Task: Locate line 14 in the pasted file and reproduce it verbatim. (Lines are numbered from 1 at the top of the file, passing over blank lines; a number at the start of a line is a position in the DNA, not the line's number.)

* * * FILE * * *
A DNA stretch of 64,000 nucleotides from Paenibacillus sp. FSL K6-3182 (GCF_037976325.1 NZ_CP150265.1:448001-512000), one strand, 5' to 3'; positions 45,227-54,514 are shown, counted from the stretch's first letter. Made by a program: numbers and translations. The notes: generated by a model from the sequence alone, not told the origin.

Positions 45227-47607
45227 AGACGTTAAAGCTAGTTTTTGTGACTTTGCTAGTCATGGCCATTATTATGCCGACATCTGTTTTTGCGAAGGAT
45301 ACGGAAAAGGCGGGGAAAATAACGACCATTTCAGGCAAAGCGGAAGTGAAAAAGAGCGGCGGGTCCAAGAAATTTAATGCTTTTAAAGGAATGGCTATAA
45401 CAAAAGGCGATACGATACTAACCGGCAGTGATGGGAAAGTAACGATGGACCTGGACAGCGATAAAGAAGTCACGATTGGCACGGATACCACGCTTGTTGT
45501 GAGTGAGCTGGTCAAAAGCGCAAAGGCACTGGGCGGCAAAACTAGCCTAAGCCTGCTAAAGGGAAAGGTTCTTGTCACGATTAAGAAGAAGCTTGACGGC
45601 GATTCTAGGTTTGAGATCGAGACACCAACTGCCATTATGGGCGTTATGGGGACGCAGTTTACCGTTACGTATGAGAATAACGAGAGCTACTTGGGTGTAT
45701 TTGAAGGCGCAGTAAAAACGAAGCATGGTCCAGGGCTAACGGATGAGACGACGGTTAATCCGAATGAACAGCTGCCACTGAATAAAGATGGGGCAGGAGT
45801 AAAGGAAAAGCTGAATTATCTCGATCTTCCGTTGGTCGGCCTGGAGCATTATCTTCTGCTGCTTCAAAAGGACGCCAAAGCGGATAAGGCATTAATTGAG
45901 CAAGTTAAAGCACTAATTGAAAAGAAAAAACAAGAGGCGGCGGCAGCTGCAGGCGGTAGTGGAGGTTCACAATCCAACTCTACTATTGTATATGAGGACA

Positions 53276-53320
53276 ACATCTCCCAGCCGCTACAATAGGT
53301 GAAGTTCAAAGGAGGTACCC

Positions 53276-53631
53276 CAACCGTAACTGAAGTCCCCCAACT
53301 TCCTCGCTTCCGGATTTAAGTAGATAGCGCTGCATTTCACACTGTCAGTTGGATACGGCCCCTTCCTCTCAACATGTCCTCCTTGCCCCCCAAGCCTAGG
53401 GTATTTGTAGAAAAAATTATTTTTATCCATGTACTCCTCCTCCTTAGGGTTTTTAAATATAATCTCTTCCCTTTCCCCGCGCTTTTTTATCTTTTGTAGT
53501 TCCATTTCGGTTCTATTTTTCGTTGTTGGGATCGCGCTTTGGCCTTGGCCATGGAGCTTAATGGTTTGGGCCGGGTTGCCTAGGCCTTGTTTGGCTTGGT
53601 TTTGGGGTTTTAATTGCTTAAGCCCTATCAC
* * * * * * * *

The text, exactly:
Positions 53276-53631